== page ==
The SP is, however, determined to continue with its protest on the bill and not to let it get passed. “We will oppose it and ask the government to remove disputed issues from the list of business to let the house function. This is dividing society. The general, the backwards, all other classes will be affected with this reservation, SP leader Naresh Agarwal said, asking, “How can you benefit one by taking away rights of others.”
The Rajya Sabha has seen several adjournments this session over differences on the bill.
BSP chief Mayawati has accused the BJP of stalling the Rajya Sabha because it did not want the bill to be passed. “This bill was to come on Monday. But it’s sad that to stop this bill, the BJP and company raised the FDI lobbying issue,” she said.
BJP leader Ravi Shankar Prasad said his party was all for social justice but within constitutional parameters. “All classes of society, whether it is SC, backward classes, or minorities, should come into the mainstream,” BJP leader Mukhtar Abbas Naqvi said.
The bill was listed in the Rajya Sabha and was to be taken up Monday. Now, it will have to be rescheduled.

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SOUTH ASIA

Pakistani Anti-graft body wants travel ban on Nawaz Sharif, kin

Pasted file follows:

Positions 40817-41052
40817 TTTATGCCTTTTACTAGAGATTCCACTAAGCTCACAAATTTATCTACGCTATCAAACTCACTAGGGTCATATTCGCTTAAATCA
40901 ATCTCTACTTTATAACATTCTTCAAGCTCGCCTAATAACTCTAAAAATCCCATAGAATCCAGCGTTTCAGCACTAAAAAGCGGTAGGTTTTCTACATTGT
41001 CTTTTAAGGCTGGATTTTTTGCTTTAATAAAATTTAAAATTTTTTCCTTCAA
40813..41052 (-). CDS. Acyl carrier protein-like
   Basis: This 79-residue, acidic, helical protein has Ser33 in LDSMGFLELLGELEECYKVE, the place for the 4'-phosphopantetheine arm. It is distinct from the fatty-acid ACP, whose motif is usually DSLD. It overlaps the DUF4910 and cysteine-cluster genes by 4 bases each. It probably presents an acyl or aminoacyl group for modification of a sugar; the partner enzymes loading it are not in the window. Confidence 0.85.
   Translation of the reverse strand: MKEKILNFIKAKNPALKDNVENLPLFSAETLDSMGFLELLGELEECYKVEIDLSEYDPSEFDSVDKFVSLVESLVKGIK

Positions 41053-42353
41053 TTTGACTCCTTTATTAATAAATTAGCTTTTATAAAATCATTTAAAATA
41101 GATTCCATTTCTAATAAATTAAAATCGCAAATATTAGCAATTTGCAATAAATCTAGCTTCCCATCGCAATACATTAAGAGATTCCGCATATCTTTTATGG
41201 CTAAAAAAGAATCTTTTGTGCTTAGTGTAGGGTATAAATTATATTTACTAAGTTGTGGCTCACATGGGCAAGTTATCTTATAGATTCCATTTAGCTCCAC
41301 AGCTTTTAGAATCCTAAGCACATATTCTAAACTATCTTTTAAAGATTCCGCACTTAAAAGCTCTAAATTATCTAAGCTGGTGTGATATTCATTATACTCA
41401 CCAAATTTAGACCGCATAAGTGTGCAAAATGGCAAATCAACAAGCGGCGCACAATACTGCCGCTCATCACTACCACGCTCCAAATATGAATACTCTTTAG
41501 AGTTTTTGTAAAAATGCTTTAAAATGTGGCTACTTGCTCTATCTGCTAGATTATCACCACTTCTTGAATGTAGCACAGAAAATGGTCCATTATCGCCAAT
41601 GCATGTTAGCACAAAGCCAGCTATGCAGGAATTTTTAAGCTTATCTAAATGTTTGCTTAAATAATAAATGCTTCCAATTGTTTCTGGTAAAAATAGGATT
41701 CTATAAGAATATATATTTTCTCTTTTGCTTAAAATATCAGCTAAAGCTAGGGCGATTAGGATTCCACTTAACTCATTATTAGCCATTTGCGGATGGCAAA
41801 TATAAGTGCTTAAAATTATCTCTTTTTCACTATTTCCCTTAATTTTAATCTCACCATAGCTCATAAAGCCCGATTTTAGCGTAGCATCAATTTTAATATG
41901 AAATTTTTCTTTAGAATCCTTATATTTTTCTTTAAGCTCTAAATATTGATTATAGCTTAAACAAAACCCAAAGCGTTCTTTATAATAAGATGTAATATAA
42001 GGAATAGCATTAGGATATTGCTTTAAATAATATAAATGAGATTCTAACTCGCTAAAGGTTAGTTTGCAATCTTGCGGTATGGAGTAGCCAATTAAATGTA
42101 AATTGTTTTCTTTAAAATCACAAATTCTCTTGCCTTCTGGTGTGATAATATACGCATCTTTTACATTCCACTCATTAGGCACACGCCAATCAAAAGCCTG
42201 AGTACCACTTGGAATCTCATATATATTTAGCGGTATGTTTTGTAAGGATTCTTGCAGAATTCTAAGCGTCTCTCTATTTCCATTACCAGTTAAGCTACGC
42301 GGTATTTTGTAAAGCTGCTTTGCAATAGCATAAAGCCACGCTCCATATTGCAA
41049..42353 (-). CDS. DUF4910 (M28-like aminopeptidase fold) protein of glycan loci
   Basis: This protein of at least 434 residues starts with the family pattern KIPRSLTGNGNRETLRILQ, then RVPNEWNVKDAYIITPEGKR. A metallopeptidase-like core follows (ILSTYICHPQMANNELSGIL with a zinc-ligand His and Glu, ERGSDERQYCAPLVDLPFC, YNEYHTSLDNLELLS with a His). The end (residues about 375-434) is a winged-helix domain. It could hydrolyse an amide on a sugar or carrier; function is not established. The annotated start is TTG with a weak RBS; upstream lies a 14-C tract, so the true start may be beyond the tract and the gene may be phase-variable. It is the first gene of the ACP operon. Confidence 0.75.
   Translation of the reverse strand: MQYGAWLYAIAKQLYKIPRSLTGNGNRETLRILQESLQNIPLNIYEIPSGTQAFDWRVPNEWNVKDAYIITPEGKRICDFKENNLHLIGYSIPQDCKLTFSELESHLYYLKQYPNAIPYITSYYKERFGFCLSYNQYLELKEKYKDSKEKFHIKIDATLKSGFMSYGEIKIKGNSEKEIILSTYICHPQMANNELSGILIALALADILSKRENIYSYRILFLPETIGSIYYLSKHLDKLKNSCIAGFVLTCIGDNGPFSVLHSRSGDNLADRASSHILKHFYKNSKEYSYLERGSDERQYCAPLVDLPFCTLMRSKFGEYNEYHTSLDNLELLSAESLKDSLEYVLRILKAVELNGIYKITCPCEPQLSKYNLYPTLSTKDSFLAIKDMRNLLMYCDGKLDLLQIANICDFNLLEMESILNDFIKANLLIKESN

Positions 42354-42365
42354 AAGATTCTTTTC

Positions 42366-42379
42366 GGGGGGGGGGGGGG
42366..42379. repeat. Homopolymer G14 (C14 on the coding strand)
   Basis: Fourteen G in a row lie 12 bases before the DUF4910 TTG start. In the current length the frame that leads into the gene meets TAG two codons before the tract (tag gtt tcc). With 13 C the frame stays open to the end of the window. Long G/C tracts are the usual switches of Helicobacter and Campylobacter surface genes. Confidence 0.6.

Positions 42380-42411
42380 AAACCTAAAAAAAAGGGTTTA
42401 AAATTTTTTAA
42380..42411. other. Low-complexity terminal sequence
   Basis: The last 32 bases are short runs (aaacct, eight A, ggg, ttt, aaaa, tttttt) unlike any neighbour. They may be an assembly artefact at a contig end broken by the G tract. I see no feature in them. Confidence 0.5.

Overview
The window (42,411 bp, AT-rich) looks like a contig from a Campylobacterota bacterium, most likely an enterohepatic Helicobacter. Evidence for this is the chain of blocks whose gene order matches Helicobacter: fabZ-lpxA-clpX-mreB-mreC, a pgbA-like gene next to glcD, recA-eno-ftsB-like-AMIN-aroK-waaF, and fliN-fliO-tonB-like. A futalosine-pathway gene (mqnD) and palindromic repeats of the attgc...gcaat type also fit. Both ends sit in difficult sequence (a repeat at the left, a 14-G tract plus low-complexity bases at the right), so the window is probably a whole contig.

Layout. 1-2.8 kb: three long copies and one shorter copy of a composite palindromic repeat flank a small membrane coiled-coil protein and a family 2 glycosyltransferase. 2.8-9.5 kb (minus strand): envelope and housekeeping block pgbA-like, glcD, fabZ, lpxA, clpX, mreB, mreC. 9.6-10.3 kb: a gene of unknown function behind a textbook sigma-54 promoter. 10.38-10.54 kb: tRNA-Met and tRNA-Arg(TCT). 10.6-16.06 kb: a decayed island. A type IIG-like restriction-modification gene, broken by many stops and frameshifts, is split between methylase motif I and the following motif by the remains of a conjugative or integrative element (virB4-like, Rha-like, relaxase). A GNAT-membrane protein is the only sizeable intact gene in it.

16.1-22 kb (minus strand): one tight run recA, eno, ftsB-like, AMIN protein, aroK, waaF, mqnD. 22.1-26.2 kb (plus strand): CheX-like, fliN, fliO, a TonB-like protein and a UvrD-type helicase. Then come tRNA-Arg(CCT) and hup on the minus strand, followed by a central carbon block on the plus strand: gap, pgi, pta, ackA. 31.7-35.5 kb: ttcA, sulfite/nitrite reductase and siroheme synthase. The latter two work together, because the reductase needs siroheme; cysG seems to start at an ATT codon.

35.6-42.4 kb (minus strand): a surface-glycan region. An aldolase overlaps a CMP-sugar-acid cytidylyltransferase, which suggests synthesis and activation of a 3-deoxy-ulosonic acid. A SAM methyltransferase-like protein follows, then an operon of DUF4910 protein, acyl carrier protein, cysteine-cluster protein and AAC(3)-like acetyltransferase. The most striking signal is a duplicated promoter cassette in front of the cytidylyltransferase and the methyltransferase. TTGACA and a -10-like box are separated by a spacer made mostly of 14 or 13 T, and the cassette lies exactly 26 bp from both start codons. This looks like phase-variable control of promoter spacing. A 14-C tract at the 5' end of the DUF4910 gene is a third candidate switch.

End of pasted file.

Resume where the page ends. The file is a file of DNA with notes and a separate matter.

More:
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Pakistan’s anti-corruption watchdog has asked authorities to place ousted premier Nawaz Sharif, his daughter and son-in-law on the Exit Control List to prevent them from leaving the country.

The National Accountability Bureau (NAB) sent a formal request to the ministry of interior. The interior ministry officials confirmed that the NAB wrote that names of Sharif, his daughter Maryam Nawaz and son-in-law Capt (retd) Muhammad Safdar should be put on the Exit Control List (ECL), which listed individuals not allowed to leave Pakistan.

The NAB argued that as the trial of the three nears its conclusion, it is feared that they would leave the country.

Earlier, a similar request to place name of finance minister Ishaq Dar on ECL was not accepted, allowing him to go to London and never return.